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Rod collides in a perfect inelastic way with a ball

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Text of the problem: A uniform rod of length $L1$and mass $M$ equal to 0.75 kg is supported by a hinge of negligible mass at one end and is free to rotate in the vertical plane. The rod is released from rest in the position shown. A particle of mass $m$ = 0.50 kg is supported by a thin string of length $L2$ from the hinge. The particle sticks to the rod on contact. What should be the ratio $ \frac {L2}{L1}$ so that $ \theta _{max} = 60°$ after the collision? (Literally copied from Tipler, chapter 10, exercise 67; last edition)

Notice rod goes towards the ball

These are my solutions (based on an answer-pdf)

As we know, angular momentum is conserved due to the fact the torque exerted by the rod on the ball is equal and opposite to the torque exerted by the ball on the rod. Therefore:

$ \Delta L = L_{af.c} - L_{bf.c} $

The system's moment of inertia DOES NOT CHANGE. It is equal to $ \frac{ML_1^2}{3} + mL_2^2 $ What I did wrong was the following : I considered the moment of inertia before the perfectly inelastic collision (PIC) equal to the moment of inertia after the PIC. The moment of inertia before the PIC is equal to the rod one and the moment of inertia after the PIC equals to the one of the system (rod+ball).

$ (\frac{ML_1^2}{3} + mL_2^2) \omega_{af.c} = (\frac{ML_1^2}{3} ) \omega_{bf.c} $

Well, as I do not know neither $ \omega_{bf.c} $ or $ \omega_{af.c} $ we have to find 2 more EQ:

Firstly, in order to obtain $ \omega_{bf.c} $ I analysed the conservation of energy of the rod (as before the collision, the velocity of the system is only due to the rod). Therefore:

$ U_f - U_o + K_f - K_o = 0 $ -----> $ \frac{MgL_1}{2} - MgL_1 + \frac{I \omega_{bf.c}}{2} $

At this point I also had doubts related with the value of initial potential energy. At pdf is pointed out the following: the zero of gravitational potential energy be at a distance $L_1$ below the pivot, so I guessed the value was $MgL_1$ because the center of mass of the rod (initially) it is at a height equal to $L_1$.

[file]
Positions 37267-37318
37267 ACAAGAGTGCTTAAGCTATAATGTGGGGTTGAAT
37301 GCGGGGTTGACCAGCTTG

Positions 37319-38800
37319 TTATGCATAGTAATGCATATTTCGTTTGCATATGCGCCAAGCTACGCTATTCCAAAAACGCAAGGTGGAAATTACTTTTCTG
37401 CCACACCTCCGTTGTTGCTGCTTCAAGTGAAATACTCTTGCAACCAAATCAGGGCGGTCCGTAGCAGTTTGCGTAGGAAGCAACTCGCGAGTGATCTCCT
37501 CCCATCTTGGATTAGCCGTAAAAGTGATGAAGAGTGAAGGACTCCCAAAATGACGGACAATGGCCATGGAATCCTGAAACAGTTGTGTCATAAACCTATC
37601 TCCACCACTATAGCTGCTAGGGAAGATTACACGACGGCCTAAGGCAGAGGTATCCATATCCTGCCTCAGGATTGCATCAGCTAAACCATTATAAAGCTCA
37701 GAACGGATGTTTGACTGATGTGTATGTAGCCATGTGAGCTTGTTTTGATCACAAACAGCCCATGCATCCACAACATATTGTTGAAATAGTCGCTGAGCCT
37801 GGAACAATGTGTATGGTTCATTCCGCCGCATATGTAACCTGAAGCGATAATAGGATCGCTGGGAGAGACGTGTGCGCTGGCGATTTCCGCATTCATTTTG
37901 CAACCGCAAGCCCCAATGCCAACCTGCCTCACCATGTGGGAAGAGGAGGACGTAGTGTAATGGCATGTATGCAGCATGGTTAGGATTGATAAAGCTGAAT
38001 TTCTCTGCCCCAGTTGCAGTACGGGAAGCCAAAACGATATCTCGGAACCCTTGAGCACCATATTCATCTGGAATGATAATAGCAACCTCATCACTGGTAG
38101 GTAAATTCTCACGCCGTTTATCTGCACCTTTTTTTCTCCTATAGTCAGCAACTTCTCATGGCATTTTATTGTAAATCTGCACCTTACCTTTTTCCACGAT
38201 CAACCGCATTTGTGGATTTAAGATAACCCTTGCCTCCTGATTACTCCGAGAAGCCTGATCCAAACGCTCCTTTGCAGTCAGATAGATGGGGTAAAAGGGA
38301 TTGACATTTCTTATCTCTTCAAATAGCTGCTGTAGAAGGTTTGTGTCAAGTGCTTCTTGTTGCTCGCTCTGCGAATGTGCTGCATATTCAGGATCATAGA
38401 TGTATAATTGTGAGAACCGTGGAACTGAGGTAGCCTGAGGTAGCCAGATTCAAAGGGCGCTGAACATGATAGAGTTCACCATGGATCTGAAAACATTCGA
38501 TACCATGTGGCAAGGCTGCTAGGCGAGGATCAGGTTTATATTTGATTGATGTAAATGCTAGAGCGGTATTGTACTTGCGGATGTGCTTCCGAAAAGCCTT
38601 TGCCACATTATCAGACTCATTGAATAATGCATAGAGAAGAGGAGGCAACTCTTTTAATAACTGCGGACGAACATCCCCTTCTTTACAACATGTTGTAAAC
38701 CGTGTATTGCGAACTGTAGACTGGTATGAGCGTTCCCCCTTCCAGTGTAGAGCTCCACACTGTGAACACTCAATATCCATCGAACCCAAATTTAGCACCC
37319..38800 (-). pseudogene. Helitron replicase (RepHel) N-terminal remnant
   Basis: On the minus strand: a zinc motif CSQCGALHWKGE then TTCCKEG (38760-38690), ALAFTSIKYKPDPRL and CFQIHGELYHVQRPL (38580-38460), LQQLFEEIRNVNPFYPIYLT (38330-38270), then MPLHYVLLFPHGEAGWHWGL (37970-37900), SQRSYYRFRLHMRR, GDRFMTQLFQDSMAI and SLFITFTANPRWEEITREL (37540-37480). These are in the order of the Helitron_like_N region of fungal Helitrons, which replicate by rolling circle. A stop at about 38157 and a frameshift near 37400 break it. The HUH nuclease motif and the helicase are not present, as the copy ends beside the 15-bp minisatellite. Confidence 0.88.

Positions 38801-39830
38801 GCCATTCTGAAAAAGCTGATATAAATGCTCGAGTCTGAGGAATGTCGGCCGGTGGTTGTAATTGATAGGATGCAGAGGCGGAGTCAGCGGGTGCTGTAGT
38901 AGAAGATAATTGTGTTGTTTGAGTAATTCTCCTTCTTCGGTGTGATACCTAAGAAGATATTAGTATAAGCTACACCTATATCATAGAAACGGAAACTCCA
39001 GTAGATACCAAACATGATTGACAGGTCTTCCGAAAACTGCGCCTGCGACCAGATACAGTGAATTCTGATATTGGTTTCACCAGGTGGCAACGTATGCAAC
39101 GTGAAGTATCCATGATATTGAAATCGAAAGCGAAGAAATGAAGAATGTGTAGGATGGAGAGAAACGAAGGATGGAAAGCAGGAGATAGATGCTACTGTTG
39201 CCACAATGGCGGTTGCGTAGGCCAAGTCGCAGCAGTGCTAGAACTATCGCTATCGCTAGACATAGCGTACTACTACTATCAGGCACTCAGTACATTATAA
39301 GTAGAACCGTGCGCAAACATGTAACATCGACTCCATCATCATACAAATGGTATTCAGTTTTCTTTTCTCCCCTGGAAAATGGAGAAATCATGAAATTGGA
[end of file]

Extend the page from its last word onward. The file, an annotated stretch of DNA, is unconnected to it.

Therefore

$$ \omega_{bf.c} = \sqrt{ \frac{3g}{L_1}} $$

Secondly, I calculated the angular velocityof the system after the collision by conservation of angular momentum

$ (\frac{ML_1^2}{3} + mL_2^2) \omega_{af.c} = (\frac{ML_1^2}{3} ) \omega_{bf.c} $

Therefore:

$$ \omega_{af.c} = \frac{ML_1^2}{3(\frac{ML_1^2}{3} + mL_2^2)} \omega_{af.c}$$

Imagine two balls approaching to each other. When both collide stick. $v$ is their initial velocity, therefore KE of the system (ball+ball) is $ KE= 2 \frac{mv^2}{2} $ But final velocity equals to 0. Therefore KE is not conserved (I learned this example from John Rennie). However, energy is conserved before and after the collision due to the lack of friction forces.

Once we have reached this point, we make an energy approach (system's rotational kinetic energy is transformed to gravitational potential energy).

Here I do not obtain the same equation than the answer sheet, which is:

$\frac{-I\omega_{af.c}}{2} + \frac{MgL_{1}}{2}(1-cos \theta_{max}) + mgL_{2}(1-cos \theta_{max}) =0 $

I realized where I got wrong. But I have difficulty determining the height at potential energy. Please could you check if the following reasonings are right?

Taking into consideration the zero of gravitational potential energy is placed horizontally at a distance $L_{1}$ below the pivot

1) Gravitational potential energy of the rod at its initial position equals to $ MgL_1$. Height equals to $L_1$ due to the fact the rod's center of mass is at a distance $L_1$ from the zero of gravitational potential energy.

2) Gravitational potential energy of the rod at its final position (just an instant before hitting the ball) equals to $ \frac{MgL_1}{2}$. The height equals to $ \frac{L_1}{2} $ due to the fact the rod's center of mass is at a distance $ \frac{L_1}{2} $from the zero of gravitational potential energy.

Then my question now is: Why is there not Gravitational potential energy just after the perfectly inelastic collision happens?

http://www.nhvweb.net/nhhs/science/rquinn/files/2013/12/Ch10-Homework-Answers.pdf

Thanks

asked Apr 17 in Physics Problems by JD_PM (490 points)
edited Apr 25 by JD_PM
Note $ \alpha = \frac{m}{M} $  and $ \beta =\frac{L_{2}}{L_{1}} $
The manual provides a very detailed solution. Compare your calculation with that in the manual, line by line, to find out at which step there is a difference.
Yes, that is exactly what I did and obtained  a different result at the line I stood out. But I am sure it will be a silly mistake so don’t bother, I will check it out again
Can I ask you for advise in bibliography? I’m looking for a book about physics challenging problems. I found International Physics Olympiads book and Problems in general physics by Irodov. Any personal suggestion?
No I don't have any personal suggestions. You can easily find problem sets on the internet. You could ask for personal recommendations in the ChatRooms "hbar" or "Problem Solving Strategies" at Physics Stack Exchange.

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